7. You don’t have a coach… or need a different coach.

If you have big goals and you don’t have a coach, maybe it’s time to get one. Even coaches need coaches sometimes. This doesn’t necessarily mean you need someone to tell you what to do and program all of your workouts for you but it’s as simple as being able to bounce ideas off of someone who knows what they’re doing and learning from them. It’s pretty hard to correct your own movements when you can’t see yourself doing them.

If you have don’t have a coach, it might be time to get one. On the other hand, If you do have a coach and you’ve been putting in the work but still haven’t made any progress, it might be time to seek out a new one. There are a lot of different coaching styles out there and some styles just don’t work for certain athletes.

8. You don’t prioritize nutrition.

This is an area that many people have a really hard time with. You’ve made the commitment to workout on a regular basis, you’re getting plenty of rest but you seem to be stuck when it comes to reaching your fitness goals. Eating inconsistently, skipping meals and making poor food choices all have dramatic effects not only on your strength and body composition but on your energy and willpower as well. 

You can have a bulletproof training plan and the greatest of intentions but if you’re skipping lunch and wolfing down a couple of Big Macs on the way home from work every day, you’re going to fall victim to a vicious cycle of sluggishness and mediocre results. All those hours that you’re putting in at the gym are essentially being wasted because you’re lacking the fuel for your fire. 

Weekends are a great time to cook large batches of food that you can portion out into some ready to go meals. It may take you a an hour or two (less with some practice) but it will save a ton of time during the week and you’ll be well on your way towards achieving your goals in record time.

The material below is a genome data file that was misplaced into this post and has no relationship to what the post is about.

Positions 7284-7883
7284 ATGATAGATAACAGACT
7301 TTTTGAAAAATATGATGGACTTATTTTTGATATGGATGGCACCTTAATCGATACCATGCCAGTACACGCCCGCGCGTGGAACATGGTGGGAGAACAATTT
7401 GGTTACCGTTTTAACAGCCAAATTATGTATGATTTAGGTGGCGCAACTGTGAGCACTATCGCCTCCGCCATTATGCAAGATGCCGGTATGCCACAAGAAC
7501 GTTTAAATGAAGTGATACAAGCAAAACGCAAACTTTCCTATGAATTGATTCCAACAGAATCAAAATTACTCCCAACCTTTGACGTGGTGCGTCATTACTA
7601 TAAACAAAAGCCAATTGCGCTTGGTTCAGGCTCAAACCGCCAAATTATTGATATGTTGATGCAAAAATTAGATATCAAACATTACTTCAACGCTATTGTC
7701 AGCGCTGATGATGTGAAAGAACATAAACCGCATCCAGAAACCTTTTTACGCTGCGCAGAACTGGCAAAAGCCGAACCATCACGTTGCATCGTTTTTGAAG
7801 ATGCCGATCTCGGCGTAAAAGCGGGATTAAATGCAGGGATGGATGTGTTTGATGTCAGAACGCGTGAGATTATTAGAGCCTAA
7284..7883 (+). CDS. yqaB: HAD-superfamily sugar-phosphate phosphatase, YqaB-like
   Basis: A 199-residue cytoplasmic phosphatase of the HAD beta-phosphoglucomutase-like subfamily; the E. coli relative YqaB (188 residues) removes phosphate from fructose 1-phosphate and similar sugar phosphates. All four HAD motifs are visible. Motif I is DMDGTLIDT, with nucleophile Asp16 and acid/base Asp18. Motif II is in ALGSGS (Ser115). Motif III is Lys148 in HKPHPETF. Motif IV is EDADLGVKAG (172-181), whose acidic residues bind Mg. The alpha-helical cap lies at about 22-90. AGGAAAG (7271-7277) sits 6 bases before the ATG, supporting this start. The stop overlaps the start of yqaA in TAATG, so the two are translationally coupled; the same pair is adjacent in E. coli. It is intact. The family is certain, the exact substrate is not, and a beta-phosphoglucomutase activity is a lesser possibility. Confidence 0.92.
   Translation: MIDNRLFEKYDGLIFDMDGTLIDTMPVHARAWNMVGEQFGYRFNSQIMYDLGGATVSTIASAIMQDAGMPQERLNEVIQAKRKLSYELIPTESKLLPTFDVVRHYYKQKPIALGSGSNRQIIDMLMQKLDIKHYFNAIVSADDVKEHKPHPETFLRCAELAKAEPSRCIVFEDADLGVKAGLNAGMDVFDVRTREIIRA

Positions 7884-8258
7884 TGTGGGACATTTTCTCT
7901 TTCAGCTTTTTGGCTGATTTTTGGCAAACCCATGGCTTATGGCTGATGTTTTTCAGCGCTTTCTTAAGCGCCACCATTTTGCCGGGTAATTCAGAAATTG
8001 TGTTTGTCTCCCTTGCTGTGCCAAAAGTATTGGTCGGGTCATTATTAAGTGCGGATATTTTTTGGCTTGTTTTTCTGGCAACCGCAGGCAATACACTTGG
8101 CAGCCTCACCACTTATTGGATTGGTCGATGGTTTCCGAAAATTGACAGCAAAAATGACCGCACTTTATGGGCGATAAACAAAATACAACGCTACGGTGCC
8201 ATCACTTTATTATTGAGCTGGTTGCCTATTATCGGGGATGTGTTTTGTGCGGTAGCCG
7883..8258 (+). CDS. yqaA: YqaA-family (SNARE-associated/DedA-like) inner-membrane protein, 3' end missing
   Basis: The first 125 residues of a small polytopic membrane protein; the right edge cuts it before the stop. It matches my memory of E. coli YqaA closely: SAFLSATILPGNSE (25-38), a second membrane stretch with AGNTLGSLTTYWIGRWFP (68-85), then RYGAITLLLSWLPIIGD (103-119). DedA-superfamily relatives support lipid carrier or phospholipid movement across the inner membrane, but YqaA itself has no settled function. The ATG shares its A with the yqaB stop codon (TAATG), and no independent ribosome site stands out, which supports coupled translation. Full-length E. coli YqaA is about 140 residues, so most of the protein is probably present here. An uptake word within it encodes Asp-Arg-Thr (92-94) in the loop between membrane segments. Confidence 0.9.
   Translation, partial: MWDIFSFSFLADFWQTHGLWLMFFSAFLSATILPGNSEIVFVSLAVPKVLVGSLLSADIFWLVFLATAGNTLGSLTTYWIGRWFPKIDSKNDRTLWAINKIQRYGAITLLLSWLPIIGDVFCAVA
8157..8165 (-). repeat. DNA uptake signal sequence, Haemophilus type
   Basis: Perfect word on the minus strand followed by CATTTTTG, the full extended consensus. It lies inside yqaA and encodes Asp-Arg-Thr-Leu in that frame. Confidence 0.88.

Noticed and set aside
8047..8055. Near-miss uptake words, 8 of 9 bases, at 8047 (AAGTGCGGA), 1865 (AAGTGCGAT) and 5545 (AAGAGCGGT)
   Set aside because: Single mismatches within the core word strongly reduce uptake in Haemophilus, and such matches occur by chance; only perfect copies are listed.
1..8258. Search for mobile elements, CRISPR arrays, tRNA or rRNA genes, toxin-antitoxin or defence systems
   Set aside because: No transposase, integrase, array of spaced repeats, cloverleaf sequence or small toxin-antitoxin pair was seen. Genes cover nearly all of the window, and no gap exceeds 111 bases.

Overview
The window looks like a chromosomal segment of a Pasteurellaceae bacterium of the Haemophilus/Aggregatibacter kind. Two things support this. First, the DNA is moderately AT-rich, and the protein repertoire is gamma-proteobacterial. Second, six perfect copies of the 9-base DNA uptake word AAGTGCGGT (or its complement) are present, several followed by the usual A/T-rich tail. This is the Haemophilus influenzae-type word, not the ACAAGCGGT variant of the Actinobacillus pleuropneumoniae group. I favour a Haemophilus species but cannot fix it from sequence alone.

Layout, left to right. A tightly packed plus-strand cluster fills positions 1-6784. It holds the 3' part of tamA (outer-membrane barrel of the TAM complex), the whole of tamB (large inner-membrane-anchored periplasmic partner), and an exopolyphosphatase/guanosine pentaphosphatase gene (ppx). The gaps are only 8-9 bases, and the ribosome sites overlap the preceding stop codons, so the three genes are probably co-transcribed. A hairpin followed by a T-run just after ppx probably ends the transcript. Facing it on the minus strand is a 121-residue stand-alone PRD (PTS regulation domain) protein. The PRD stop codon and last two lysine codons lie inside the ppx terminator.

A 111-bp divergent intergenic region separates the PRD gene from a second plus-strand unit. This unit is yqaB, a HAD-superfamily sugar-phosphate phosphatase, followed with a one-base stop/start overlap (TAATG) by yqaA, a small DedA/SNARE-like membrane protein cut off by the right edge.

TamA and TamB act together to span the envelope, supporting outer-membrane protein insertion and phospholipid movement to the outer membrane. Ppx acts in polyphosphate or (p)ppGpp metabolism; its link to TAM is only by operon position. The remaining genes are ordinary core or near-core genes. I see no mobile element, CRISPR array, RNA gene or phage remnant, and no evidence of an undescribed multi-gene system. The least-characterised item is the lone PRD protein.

9. You’re not having fun.

This should not to be confused with the fact that we all have bad days. Because we have goals and have to work hard to achieve them, we all have training days that suck and this is a completely normal part of the process. However, when your workouts become a chore or they make you unhappy almost 100% of the time, then you’ve got a problem. This is especially true when it affects your happiness outside of the gym. More often than not, you should feel good after your workouts. You’ve shown up and given it your all. That in itself is an accomplishment. After all, you are at the gym to make yourself a better version of you. 

Whether it’s the gym environment, the people, or you getting into your own mind, when your training makes you unhappy, something needs to change ASAP. Take a step back and re-evaluate your goals, your training schedule and your training methods. There’s nothing wrong with taking a break from your regular routine to explore new activities. A little break could be exactly what you need to re-ignite that fire.

10. You make terrible excuses.

No explanation needed. If you want something bad enough, you’ll do what it takes. Push yourself!